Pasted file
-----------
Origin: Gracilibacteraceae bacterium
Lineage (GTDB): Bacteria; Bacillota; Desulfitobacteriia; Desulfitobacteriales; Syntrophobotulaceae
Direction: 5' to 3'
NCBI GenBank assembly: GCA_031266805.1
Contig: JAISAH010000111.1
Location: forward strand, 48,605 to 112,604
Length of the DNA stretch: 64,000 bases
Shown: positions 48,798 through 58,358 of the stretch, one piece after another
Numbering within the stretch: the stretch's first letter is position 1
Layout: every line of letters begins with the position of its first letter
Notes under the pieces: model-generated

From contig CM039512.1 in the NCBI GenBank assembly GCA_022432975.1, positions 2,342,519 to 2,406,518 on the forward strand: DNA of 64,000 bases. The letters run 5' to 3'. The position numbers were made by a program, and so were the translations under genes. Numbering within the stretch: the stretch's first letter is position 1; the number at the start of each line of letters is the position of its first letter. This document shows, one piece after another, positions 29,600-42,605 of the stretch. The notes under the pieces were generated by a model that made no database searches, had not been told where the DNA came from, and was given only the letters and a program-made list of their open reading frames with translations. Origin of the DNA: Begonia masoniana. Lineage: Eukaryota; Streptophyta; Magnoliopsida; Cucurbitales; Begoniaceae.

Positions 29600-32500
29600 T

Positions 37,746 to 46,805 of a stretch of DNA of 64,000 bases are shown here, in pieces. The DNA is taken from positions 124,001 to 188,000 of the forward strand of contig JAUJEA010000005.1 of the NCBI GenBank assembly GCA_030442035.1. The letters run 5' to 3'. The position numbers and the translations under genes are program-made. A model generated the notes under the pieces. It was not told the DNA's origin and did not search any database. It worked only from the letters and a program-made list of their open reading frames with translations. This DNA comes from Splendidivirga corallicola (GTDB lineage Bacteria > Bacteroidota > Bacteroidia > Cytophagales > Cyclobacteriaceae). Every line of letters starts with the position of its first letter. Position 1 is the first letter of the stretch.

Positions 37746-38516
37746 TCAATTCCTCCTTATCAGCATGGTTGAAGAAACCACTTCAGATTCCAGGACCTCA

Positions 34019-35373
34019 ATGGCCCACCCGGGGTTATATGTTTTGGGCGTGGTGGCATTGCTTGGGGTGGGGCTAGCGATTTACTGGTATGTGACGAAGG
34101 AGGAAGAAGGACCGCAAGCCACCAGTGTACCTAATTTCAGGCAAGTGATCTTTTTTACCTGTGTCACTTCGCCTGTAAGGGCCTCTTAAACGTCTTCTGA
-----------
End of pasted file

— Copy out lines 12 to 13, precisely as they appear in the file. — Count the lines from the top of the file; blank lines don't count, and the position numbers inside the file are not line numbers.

From contig CM039512.1 in the NCBI GenBank assembly GCA_022432975.1, positions 2,342,519 to 2,406,518 on the forward strand: DNA of 64,000 bases. The letters run 5' to 3'. The position numbers were made by a program, and so were the translations under genes. Numbering within the stretch: the stretch's first letter is position 1; the number at the start of each line of letters is the position of its first letter. This document shows, one piece after another, positions 29,600-42,605 of the stretch. The notes under the pieces were generated by a model that made no database searches, had not been told where the DNA came from, and was given only the letters and a program-made list of their open reading frames with translations. Origin of the DNA: Begonia masoniana. Lineage: Eukaryota; Streptophyta; Magnoliopsida; Cucurbitales; Begoniaceae.

Positions 29600-32500